In 1896, Frank Wilson Blackmar, who later would become president o theAmerican Sociological Association, wrote:The
o animals led to a great improvement in therace. It gave an increased ood supply through
and the esh o animals. . . . One ater another animals have rendered service to
. They are used or ood or clothing, or to carry burdens anddraw loads. The advantage o their
cannot be toogreatly estimated.
A year earlier, the Harvard proessor o paleontology and geology Nathan-iel Southgate Shaler wrote similarly:In the group o continents termed the old world . . . there were manyspecies o larger mammals which were well ftted or
,the advance o social development went on rapidly. . . . It is hardlytoo much to say that civilization has intimately depended on thesubjugation o a great range o useul species. . . .The possession o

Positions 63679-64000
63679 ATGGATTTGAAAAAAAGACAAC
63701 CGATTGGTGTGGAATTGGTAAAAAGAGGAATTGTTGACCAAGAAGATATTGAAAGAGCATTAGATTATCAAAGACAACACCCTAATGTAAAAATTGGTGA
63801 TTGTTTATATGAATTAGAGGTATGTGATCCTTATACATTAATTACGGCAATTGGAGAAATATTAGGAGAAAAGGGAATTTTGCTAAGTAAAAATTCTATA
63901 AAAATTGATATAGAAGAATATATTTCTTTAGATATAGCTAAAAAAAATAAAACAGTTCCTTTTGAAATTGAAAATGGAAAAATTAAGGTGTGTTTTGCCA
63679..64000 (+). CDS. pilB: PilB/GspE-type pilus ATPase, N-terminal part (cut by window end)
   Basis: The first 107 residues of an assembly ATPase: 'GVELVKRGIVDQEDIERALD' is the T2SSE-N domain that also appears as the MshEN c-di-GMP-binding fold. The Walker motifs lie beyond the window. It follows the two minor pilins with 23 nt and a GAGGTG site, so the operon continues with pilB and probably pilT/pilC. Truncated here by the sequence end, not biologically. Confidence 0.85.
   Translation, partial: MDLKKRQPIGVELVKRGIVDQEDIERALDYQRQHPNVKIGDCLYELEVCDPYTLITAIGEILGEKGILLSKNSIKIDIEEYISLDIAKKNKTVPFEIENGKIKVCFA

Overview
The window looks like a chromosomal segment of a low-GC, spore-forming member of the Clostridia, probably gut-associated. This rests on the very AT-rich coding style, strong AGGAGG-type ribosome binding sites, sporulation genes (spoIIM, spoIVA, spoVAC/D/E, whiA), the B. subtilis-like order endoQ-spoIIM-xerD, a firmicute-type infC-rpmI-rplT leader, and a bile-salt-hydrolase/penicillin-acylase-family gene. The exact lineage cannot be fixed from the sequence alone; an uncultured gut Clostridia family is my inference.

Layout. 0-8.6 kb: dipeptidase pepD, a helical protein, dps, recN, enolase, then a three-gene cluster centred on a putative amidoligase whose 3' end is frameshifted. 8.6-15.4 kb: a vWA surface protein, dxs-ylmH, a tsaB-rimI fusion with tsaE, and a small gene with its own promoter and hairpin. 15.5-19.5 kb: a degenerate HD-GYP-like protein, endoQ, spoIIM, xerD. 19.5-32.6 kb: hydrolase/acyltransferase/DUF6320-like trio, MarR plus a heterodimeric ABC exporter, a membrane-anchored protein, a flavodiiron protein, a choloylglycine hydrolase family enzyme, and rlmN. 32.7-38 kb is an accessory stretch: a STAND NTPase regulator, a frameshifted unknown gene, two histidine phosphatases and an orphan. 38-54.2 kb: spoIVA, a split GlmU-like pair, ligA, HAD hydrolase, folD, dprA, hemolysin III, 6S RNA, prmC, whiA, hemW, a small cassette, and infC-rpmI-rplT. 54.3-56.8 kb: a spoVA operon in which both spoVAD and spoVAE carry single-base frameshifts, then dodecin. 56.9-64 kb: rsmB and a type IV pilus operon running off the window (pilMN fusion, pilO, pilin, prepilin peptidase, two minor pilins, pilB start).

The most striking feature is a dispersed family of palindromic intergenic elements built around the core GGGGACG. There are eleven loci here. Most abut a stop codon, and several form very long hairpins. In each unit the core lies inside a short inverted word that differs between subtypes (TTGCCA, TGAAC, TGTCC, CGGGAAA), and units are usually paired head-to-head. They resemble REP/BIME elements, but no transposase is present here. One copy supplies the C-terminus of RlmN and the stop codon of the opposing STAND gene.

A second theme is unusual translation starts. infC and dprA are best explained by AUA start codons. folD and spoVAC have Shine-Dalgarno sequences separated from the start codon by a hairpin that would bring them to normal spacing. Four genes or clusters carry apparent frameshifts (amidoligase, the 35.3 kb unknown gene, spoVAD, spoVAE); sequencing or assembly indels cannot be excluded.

animals certainly did much tobreak up . . . [the] old brutal way o lie; it led to a higher sense o responsibility to the care o the household; it brought about system-atic agriculture; it developed the art o war; it laid the oundations o wealth and commerce, and so set
well upon their upward way.
Such long-held views about the role o other animals in human civiliza-tion have been widely accepted as obvious and unassailable. However, asMichael Parenti observes, “the most insidious oppressions are those thatso insinuate themselves into the abric o our lives and into the recesseso our minds that we don’t even realize they are acting upon us.”
Thisbook oers a dierent point o view, one much neglected by academia. Thethesis o this book is that the practice o capturing and oppressing cows,sheep, pigs, horses, goats, and similar large, sociable animals or human